We also looked at drawings of theatres in Shakespeare’s time and discussed what it would have been like to put on a play. We saw a copy of Shakespeare’s First Folio, a portrait of Queen Elizabeth I, and even a bracelet made out of Edwin’ Booth’s hair. (For information about upcoming programs, visit www.folger.edu.)

What we experienced was family fun with Shakespeare. What we also experienced was parent involvement in their children’s learning.

At Folger, we love it when students and families learn together. We throw upon our doors to celebrate Shakespeare’s birthday and invite children and families to experience Shakespeare and learn together.

Studies show that parental involvement in their children’s learning has numerous positive outcomes. Children with involved parents are more likely to attend school consistently, value education, do well in school, graduate, and pursue further education. Support of children’s learning in and out of school make a significant difference to children’s learning success.

Folger Family programs are one way we try to bring families into the world of their children’s learning. How do you encourage students to share their learning experiences with their parents and families?

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Looking for something epic to do this summer?

Gather up your family and friends! Join us for Folger’s Shakespeare Summer Adventure!

This summer, the Great Hall is closed for renovation. That means Folger is offering several smaller exhibits for families and friends to enjoy.

Nelson Mandela served 18 years as a political prisoner at Robben Island, a prison off the coast of Cape Town, South Africa. While there, another prisoner smuggled in a copy of The Complete Works of William Shakespeare. Mandela and 33 of his fellow prisoners read the book and signed their names (often with notes) in this book. For the first time, this volume is on display in the United States—at Folger Shakespeare Library. Come visit the book, along with a series of sketches Mandela made in the early 2000s, reflecting on his prison life.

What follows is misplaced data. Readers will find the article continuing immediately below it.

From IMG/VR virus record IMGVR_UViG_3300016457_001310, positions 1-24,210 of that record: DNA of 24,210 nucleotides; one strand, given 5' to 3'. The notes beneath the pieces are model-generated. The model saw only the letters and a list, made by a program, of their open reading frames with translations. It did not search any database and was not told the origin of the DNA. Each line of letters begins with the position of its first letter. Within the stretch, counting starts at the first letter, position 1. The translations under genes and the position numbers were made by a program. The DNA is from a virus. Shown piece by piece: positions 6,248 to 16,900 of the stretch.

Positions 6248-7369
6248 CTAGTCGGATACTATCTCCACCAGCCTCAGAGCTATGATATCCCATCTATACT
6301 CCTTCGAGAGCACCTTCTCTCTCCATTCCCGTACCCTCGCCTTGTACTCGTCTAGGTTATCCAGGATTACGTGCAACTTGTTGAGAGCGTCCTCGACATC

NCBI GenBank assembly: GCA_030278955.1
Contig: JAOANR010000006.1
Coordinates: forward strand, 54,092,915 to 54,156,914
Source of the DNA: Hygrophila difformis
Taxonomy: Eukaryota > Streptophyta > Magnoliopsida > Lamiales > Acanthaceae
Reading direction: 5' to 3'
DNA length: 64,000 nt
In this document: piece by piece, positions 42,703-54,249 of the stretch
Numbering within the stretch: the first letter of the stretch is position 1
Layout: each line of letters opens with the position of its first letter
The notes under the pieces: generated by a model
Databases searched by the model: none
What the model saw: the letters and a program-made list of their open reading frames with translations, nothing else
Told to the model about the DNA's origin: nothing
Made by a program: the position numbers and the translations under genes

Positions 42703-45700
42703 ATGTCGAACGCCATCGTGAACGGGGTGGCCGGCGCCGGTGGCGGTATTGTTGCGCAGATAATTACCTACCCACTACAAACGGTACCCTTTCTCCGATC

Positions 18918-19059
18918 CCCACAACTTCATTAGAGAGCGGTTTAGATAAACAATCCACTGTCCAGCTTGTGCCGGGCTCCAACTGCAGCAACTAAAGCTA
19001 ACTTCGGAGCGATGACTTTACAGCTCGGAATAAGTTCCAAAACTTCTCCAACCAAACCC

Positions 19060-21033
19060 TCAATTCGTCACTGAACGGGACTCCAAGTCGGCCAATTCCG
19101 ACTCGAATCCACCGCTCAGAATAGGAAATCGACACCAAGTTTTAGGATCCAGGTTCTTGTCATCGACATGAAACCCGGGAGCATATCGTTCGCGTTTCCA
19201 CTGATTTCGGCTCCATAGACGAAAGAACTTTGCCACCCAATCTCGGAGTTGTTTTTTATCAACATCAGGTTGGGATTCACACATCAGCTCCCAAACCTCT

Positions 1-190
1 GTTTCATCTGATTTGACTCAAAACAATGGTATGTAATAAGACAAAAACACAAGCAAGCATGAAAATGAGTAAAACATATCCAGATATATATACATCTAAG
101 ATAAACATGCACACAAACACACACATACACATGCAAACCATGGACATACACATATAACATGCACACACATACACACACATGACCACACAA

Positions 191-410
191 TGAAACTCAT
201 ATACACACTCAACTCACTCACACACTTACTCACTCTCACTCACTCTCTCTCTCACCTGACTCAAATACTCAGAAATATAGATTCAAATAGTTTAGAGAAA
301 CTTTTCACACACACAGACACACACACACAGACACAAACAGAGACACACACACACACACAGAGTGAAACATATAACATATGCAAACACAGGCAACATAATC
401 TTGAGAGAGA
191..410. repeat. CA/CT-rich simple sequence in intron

Down the hall from your South Africa experience is the world of Shakespeare and the Folgers. See the First Folio, printed in 1623 and hailed by Mr. Folger as one of the most important books ever printed. Without the First Folio, half of Shakespeare’s works would have been lost to us. Thanks to our touch-screen kiosk, you can page through Romeo and Juliet and see the lines as they were printed just seven years after Shakespeare’s death. Along with the First Folio, see items of particular importance to the Folgers, including a bracelet made from famed American actor Edwin Booth’s hair.

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What was theatre like in Shakespeare’s time? Find the answer in our Elizabethan Theatre. The carved wooden panels and Tudor look will make you feel like you’ve travelled back in time. Then take a look in the Shakespeare Gallery to see what it might have looked like to prepare the Globe for a production. You can also watch a video exploring the impact of Shakespeare and his works on students, actors, experts, and more.

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We know you are working to make Shakespeare come alive in your classrooms—we invite you to see him come alive at Folger Shakespeare Library!